04 Dec 2020

Is it Time to Treat Cyber Risk like Financial Risk?

Cybersecurity risk has long been seen as an internal information technology issue, with penetration test reports being used for IT risk management and to demonstrate regulatory compliance. But the relentless rise in high-profile security breaches, increases in fines, incident response costs, and lost business means cyber risk now needs to be communicated to boards and organisation stakeholders.

While penetration test reports have historically focussed on technical risks, and were therefore written for a technical audience, the shift in target audience from chief information security officer (CISO) and IT practitioners to board members and stakeholders means reports must be accessible to this wider audience.

Some examples of reporting deficiencies that cause problems for a non-technical audience are:

  1. Unsatisfactory executive summaries.

    The report's executive summary is the most important section for a high-level audience. It should be directed at a non-technical audience and include an overview of the findings and their potential impact within the context of the business and sector in an accessible, unambiguous, and concise manner. Many reports contain unsatisfactory executive summaries with poor grammar, technical jargon, and sometimes a lack of understanding of the client's business sector. Drafting the executive summary is an important task that requires input from a senior practitioner with a good understanding of the client's business and sector.

  2. Insensitive wording

    Most pentesters have not sat on the customer's side of the table during a stakeholder meeting, so do not appreciate the effect poorly formulated wording can have on clients or stakeholders. Pentesters should be aware that even a phrase that ostensibly sounds harmless can cause embarrassment to the client.

    Some phrases used within the tech industry are seen as exclusionary or even offensive to some people. The tech industry is starting to move away from these terms towards more inclusive terms, and cybersecurity providers should embrace this change to ensure reports are acceptable for a wide and diverse audience.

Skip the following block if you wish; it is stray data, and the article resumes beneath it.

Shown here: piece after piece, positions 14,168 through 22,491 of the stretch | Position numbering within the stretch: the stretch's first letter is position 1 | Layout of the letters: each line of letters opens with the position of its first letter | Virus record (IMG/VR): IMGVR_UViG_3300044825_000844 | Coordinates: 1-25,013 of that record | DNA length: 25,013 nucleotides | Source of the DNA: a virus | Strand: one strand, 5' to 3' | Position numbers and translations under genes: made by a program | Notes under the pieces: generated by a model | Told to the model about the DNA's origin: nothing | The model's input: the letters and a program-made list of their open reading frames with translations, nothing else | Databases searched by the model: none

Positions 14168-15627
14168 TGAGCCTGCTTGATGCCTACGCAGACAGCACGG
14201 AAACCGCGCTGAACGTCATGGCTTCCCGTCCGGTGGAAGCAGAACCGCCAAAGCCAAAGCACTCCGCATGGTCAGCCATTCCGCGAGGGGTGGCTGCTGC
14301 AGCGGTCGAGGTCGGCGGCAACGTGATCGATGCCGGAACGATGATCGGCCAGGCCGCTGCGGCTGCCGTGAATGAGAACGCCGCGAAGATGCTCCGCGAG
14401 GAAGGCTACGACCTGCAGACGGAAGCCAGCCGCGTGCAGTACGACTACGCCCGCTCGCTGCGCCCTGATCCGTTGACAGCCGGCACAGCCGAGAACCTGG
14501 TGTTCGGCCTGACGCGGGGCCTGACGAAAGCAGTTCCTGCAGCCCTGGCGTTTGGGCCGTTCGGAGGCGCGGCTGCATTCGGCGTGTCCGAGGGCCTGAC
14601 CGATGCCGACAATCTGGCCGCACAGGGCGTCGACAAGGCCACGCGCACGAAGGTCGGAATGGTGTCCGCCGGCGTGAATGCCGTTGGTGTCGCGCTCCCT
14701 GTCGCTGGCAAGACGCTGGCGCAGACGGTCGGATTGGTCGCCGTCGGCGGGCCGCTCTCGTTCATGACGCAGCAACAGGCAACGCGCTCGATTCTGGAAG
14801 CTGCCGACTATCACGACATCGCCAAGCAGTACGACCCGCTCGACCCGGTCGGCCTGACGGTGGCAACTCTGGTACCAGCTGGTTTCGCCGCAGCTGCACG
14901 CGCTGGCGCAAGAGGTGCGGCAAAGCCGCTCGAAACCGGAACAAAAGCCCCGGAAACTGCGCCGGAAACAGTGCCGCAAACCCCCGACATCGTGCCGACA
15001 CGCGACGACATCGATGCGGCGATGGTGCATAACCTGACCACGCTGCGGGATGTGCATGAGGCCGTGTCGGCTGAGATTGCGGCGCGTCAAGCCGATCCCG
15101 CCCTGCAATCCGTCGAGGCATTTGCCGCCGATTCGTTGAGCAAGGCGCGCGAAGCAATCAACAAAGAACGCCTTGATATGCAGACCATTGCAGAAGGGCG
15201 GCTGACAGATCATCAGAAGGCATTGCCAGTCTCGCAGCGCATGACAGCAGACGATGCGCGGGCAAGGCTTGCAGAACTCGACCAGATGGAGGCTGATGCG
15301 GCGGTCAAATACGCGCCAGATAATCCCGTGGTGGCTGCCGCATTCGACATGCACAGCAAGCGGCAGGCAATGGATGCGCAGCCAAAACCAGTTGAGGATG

3. Imprecise or ambiguous wording

    Executive summaries sometimes contain imprecise wording, generalisations and opinions, whereas they should be factual, precise and neutral. For example, a statement such as "all your servers were well patched" should be avoided because "all servers" is imprecise and "well patched" is an opinion. A more precise statement would be: "The 30 servers listed in appendix A were found to be up to date with all important and critical security updates at the time of testing".

    Imprecise wording could cause different parties to have differing opinions on the exact meaning and thus degree of risk. In extreme cases this might result in legal liability if a security breach exploited a vulnerability that was not accurately communicated.

  4. Inappropriate opinions

    Some reports contain opinions that the tester is not qualified to make. These opinions are often made with good intentions but can result in a misleading report. Pentest frameworks are generally designed to discover, verify, and report vulnerabilities rather than to prove the absence of vulnerabilities or give an opinion on the client's security posture.

    A common example is stating imprecise and unverifiable opinions such as "the system was well secured" with no context or supporting information. Another is stating that a vulnerability cannot be exploited because the tester was unable to exploit it.

As cyber risk management moves from an operational IT issue to a business issue with board and stakeholder visibility, cyber security firms need to ensure that their reports are accessible to this wider audience and provide the degree of confidence necessary for these groups to understand the level of risk and make informed decisions.

It may be time for cyber risk to be treated in the same way as financial risk, with pentest reports being written in a similar way to financial audit reports to ensure they are unambiguous and are understandable to wide audience.



Roy Hills,
Director of Intertek-NTA


Roy Hills is the Director at Intertek-NTA, and formerly the President of NTA-Monitor before its acquisition into the Intertek family in 2018.  He has more than 20 years of experience in information security services including; penetration testing, consulting and advisory to equip organisations with PCI compliance and ISO27001 certification.  Roy is a founding member of CREST and sits on several security awareness trainings and standards panels.

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